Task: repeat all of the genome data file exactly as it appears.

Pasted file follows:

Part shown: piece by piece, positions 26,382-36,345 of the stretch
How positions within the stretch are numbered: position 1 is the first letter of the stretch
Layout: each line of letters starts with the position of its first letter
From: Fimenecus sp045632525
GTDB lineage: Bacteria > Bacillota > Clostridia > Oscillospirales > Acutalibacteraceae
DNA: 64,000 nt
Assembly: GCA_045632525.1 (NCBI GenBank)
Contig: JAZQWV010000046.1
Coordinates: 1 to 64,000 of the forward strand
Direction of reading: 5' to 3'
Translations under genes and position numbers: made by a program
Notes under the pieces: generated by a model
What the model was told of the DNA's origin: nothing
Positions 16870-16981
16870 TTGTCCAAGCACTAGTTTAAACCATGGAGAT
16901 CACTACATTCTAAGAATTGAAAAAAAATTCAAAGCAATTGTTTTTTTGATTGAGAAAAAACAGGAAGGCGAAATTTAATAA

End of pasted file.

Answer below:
Part shown: piece by piece, positions 26,382-36,345 of the stretch
How positions within the stretch are numbered: position 1 is the first letter of the stretch
Layout: each line of letters starts with the position of its first letter
From: Fimenecus sp045632525
GTDB lineage: Bacteria > Bacillota > Clostridia > Oscillospirales > Acutalibacteraceae
DNA: 64,000 nt
Assembly: GCA_045632525.1 (NCBI GenBank)
Contig: JAZQWV010000046.1
Coordinates: 1 to 64,000 of the forward strand
Direction of reading: 5' to 3'
Translations under genes and position numbers: made by a program
Notes under the pieces: generated by a model
What the model was told of the DNA's origin: nothing
Positions 16870-16981
16870 TTGTCCAAGCACTAGTTTAAACCATGGAGAT
16901 CACTACATTCTAAGAATTGAAAAAAAATTCAAAGCAATTGTTTTTTTGATTGAGAAAAAACAGGAAGGCGAAATTTAATAA